In a wide variety of motorized systems, a system operation (e.g., stopping the system's motor) is triggered when a limit switch is tripped. Generally, a limit switch is configured to detect when a system's element has traveled/moved to a certain position. Since the system element is moving, inertia frequently causes the element to move past the limit switch thereby causing a condition known as “system overrun”. When this occurs, the exact position of the element is unknown and techniques must be implemented to locate the element relative to the known limit switch position. Such techniques include use of separate position sensors or search routines. However, the use of separate position sensors adds size, weight and complexity to a system's limit switch function, while search routines cause time delays in system operations.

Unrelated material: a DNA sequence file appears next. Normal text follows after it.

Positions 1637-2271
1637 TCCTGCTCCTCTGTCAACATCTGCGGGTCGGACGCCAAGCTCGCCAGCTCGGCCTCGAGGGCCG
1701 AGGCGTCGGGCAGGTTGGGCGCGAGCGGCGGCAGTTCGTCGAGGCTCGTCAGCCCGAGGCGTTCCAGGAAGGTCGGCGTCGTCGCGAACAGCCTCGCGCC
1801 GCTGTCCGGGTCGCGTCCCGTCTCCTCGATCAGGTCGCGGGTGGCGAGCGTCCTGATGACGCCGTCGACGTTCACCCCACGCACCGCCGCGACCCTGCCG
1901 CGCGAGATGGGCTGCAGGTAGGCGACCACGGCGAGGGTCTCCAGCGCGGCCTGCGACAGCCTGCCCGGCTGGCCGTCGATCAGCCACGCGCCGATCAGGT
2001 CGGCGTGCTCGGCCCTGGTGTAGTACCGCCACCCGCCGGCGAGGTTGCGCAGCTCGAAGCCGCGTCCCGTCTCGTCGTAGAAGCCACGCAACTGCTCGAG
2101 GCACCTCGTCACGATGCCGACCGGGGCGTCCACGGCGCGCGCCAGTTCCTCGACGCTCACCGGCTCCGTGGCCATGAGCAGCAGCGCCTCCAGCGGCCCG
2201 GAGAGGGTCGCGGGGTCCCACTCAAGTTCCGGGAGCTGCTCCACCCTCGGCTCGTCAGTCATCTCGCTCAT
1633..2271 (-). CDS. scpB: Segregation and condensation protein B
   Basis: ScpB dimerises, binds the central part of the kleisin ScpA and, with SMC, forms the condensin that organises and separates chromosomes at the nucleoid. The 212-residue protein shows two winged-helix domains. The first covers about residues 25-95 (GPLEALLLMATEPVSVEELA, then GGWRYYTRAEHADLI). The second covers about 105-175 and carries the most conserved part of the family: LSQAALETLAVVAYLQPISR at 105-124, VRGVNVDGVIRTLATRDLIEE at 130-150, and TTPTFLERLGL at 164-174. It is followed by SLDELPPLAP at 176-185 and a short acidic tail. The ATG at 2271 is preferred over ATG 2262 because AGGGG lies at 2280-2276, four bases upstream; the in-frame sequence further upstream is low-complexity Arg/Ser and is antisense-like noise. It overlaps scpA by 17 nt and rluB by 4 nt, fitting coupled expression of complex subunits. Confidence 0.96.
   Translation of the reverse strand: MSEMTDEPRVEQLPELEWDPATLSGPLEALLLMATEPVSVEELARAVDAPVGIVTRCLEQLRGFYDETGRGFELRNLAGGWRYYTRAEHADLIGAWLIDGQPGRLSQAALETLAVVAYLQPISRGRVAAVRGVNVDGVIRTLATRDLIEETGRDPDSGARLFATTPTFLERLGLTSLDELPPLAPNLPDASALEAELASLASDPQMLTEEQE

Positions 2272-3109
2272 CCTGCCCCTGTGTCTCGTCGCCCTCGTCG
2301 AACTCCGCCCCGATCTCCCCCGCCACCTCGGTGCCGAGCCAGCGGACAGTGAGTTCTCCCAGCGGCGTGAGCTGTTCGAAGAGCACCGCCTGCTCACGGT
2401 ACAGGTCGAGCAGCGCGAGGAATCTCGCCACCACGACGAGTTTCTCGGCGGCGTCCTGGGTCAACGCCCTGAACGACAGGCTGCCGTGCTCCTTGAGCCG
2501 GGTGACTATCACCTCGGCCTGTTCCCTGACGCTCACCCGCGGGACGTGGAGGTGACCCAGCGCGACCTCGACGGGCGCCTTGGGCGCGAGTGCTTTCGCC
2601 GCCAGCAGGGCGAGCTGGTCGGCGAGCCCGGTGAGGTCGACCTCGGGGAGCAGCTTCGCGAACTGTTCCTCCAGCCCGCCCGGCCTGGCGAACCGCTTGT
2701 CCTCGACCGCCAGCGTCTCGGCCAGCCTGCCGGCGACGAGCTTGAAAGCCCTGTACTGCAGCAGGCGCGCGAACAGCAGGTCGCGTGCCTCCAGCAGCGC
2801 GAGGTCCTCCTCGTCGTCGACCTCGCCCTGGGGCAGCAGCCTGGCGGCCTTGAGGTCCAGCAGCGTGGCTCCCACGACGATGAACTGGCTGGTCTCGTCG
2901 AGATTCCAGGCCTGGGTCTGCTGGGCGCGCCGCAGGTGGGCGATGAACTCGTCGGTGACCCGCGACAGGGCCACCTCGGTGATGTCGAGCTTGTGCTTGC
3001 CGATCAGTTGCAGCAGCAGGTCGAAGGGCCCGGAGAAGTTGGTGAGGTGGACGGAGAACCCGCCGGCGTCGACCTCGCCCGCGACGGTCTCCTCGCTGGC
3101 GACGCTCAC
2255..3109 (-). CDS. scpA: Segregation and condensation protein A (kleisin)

SUMMARY OF THE INVENTION

Accordingly, it is an object of the present invention to provide a limit and position sensing system.

Another object of the present invention is to provide a system that simultaneously generates both a limit switch type signal and a signal indicative of absolute position.

Other objects and advantages of the present invention will become more obvious hereinafter in the specification and drawings.